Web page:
GREENWICH, Conn. – The weather has been fine, but for Greenwich Audubon and its many fans, this weekend is strictly for the birds.
Greenwich Audubon’s HawkWatch Festival & Green Bazaar at Audubon headquarters on Riversville Road is all about keeping an eye on raptors to help ensure the survival of all the species.
The festival features live bird events, music, exotic animals and more.
The event is being held in conjunction with Audubon’s observatory program, which is being conducted to count hawks and other raptors as they head south. “We want to help people become aware of the migration of the species and understand the factors for their health and habitat and what they need to survive,” said Karen Dixon, the Greenwich Audubon center director.
Luke Tiller, a member of the center’s staff who is working with the Raptor Monitoring Project, said the center has spotted 17,000 broad-winged hawks, osprey, eagles and other raptors so far and will continue monitoring their migration through Nov. 20.
A group of bird watchers gathered to assist the center in its count. Betty O’Leary from Leominster, Mass., said the windy weather Saturday would keep the birds lower and easier to spot.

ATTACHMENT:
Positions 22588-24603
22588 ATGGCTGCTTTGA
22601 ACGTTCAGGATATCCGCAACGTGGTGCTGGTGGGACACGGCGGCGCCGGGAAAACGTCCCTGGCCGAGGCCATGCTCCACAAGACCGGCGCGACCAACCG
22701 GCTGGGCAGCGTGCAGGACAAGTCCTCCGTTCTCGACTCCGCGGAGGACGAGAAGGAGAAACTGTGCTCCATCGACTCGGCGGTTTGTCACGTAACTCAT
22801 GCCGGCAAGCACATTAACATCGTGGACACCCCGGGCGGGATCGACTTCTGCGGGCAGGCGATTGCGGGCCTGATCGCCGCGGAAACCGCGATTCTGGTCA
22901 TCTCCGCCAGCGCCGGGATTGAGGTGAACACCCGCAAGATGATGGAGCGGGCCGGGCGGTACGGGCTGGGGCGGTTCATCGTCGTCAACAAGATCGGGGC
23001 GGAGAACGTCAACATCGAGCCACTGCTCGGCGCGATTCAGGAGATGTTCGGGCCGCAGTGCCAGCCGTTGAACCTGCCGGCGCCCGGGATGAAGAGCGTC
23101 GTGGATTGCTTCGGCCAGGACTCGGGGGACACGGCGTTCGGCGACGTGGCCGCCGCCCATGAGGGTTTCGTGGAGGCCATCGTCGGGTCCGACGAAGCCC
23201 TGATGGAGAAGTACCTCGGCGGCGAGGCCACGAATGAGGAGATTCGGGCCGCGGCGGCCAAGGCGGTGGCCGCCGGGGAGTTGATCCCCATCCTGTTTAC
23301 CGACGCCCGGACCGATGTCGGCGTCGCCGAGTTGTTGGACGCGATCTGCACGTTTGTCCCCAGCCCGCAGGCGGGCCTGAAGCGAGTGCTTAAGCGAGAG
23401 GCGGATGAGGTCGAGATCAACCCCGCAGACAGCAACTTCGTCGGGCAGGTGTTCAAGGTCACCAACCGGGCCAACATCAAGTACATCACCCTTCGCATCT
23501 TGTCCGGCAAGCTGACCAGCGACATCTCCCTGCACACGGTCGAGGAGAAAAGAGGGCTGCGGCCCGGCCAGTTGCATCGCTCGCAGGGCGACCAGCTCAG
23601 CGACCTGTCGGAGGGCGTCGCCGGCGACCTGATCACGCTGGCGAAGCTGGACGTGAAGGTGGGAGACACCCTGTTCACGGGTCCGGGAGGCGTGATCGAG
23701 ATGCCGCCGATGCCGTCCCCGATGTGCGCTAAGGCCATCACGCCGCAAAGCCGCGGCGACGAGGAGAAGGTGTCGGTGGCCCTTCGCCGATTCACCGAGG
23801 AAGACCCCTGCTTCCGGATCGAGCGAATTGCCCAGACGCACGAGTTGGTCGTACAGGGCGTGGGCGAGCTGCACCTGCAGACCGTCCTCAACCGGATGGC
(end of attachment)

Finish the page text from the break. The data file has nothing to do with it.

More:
Counting the migratory birds is important because, “If you start to see the numbers decline, you know there’s a problem. When falcons and bald eagle counts dropped it was tracked to DDT,” she said.
The count led to a reintroduction program for peregrine falcons that restored the population, Tiller said.
The HawkWatch Festival also features Jungle Jim Bigham’s Exotic Animal show. Bigham allowed children to hold his nine-foot Burmese python, which wrapped gently around their necks. “It won’t bite because it knows you’re not a rat,” he said.
Music came from guitarist and singer Nick Marino, who found a song about a hawk he was eager to perform.
The festival continues Sunday from 11 a.m. to 5 p.m. Ticket prices are $7 for Audubon members and $10 for nonmembers.